New technology enables molecular-level insight into carbon sequestration
Carbon sequestration is a potential solution for reducing greenhouse gases that contribute to climate change, but its scientific challenges are complex. Analytical tools are needed that provide information about the mineral-fluid interactions of carbon dioxide (CO2) at the molecular level.
As part of Pacific Northwest National Laboratory (PNNL)'s Carbon Sequestration Initiative, a team of EMSL and PNNL researchers developed and patented such a toola unique high-pressure magic angle spinning (MAS) nuclear magnetic resonance (NMR) capability that operates in conditions characteristic of geologic carbon sequestration.
Described in the September 2011 issue of the Journal of Magnetic Resonance, this new technology consists of a reusable high-pressure MAS rotor, a high-pressure rotor loading/reaction chamber for in situ sealing and reopening of the high-pressure MAS rotor, and a MAS probe with a localized radiofrequency coil for background signal suppression.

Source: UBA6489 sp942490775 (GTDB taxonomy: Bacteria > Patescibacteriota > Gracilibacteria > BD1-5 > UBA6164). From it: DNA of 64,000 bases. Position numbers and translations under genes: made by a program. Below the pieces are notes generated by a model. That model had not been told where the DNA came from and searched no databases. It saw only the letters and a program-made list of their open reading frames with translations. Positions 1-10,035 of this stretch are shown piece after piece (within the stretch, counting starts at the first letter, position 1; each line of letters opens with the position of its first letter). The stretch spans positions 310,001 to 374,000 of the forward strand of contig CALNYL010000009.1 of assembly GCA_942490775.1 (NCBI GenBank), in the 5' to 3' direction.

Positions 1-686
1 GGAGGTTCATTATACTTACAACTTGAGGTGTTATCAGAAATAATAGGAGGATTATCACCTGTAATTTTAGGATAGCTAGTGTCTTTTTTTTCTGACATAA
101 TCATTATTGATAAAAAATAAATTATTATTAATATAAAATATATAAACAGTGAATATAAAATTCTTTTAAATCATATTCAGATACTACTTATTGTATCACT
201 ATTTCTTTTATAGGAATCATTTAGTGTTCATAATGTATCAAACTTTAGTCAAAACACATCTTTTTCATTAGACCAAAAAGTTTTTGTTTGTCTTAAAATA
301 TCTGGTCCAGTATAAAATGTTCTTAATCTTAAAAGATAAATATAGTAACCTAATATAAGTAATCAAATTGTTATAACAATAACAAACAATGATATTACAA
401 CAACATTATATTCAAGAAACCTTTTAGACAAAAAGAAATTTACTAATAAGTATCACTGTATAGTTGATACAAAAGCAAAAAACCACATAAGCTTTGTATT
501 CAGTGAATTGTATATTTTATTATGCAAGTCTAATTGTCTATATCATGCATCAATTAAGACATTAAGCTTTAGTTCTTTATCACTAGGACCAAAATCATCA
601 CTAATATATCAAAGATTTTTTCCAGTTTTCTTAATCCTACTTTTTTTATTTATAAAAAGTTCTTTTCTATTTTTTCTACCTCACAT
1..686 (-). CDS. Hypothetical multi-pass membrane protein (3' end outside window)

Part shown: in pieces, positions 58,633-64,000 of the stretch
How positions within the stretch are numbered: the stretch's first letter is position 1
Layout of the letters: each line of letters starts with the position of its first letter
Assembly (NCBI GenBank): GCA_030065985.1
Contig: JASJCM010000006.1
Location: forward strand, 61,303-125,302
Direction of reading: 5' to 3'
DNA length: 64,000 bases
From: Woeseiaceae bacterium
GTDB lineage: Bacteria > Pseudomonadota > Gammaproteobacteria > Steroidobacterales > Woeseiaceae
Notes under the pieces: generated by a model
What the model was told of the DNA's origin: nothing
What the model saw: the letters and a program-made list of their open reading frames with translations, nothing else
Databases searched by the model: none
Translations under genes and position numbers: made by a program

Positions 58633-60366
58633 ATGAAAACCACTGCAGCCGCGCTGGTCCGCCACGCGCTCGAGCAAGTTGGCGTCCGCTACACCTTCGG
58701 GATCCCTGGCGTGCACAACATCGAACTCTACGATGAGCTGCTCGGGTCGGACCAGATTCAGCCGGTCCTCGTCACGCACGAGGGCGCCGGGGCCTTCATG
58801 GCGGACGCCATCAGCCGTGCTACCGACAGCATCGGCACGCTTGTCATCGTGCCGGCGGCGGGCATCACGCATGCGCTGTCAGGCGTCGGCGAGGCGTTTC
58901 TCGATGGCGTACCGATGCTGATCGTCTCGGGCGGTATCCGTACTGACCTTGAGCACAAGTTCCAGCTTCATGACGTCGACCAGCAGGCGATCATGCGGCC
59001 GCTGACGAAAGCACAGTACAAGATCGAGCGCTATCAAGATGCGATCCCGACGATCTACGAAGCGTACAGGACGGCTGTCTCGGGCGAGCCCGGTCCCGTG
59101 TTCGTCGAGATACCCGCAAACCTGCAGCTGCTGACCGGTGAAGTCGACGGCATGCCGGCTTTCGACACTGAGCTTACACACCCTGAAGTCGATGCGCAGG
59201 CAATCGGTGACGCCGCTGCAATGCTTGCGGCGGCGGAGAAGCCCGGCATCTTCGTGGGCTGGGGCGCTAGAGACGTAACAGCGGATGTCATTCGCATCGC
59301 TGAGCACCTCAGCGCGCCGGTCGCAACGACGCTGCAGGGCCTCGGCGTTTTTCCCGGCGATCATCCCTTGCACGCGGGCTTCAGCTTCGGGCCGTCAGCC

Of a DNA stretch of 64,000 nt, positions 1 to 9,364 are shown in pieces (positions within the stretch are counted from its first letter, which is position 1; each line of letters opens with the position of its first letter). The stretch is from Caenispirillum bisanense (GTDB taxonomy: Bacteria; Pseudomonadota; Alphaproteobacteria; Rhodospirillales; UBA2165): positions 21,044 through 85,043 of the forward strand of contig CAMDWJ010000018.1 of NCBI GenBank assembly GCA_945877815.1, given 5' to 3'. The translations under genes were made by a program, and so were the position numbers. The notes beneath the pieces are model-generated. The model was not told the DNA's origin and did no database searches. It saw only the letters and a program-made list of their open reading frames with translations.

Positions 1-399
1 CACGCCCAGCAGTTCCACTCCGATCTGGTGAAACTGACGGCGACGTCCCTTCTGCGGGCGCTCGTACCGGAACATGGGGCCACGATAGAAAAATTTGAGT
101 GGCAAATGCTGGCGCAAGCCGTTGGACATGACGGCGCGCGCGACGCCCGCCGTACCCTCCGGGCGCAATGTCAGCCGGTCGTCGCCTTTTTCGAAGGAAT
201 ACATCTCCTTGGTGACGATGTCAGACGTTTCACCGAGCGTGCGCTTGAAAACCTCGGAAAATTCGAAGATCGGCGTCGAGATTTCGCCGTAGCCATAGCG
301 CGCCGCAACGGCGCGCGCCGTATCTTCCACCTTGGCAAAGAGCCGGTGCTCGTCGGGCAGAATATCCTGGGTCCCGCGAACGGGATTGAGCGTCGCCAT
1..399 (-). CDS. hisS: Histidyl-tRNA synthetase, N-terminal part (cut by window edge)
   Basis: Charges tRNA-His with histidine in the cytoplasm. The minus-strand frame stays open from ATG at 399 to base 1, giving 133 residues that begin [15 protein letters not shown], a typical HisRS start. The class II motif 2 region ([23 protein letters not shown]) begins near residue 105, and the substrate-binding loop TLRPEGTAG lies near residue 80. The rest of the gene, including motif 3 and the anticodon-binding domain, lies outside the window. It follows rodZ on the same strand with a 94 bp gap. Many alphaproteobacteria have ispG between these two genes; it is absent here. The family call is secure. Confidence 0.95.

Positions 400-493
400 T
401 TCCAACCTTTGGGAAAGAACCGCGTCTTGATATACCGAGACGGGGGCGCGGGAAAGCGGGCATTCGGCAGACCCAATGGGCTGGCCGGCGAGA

This new capability can help determine reaction intermediates and final products that occur during mineral dissolution reactions relevant to the geologic disposal of CO2, as these researchers reported in the July 2011 issue of the International Journal of Greenhouse Gas Control.
Identifying reaction intermediates is not possible using only ex situ measurements and is critical to determining the mechanisms of mineral dissolution at high pressures. This new capability has the potential to further the exploration of solid-state chemistry at new levels of high pressure and temperature in many science areas.
Hoyt DW, JA Sears, RVF Turcu, KM Rosso, and JZ Hu. 2011. U.S. Patent submission E-16894, Devices and Process for High-Pressure Magic Angle Spinning Nuclear Magnetic Resonance, filed July 28, 2011 (provisional patent submitted December 13, 2010).
Kwak JH, JZ Hu, RVF Turcu, KM Rosso, ES Ilton, C Wang, JA Sears, MH Engelhard, AR Felmy, and DW Hoyt. 2011. "The Role of H2O in the Carbonation of Forsterite in Supercritical CO2." International Journal of Greenhouse Gas Control 5:1081-1092.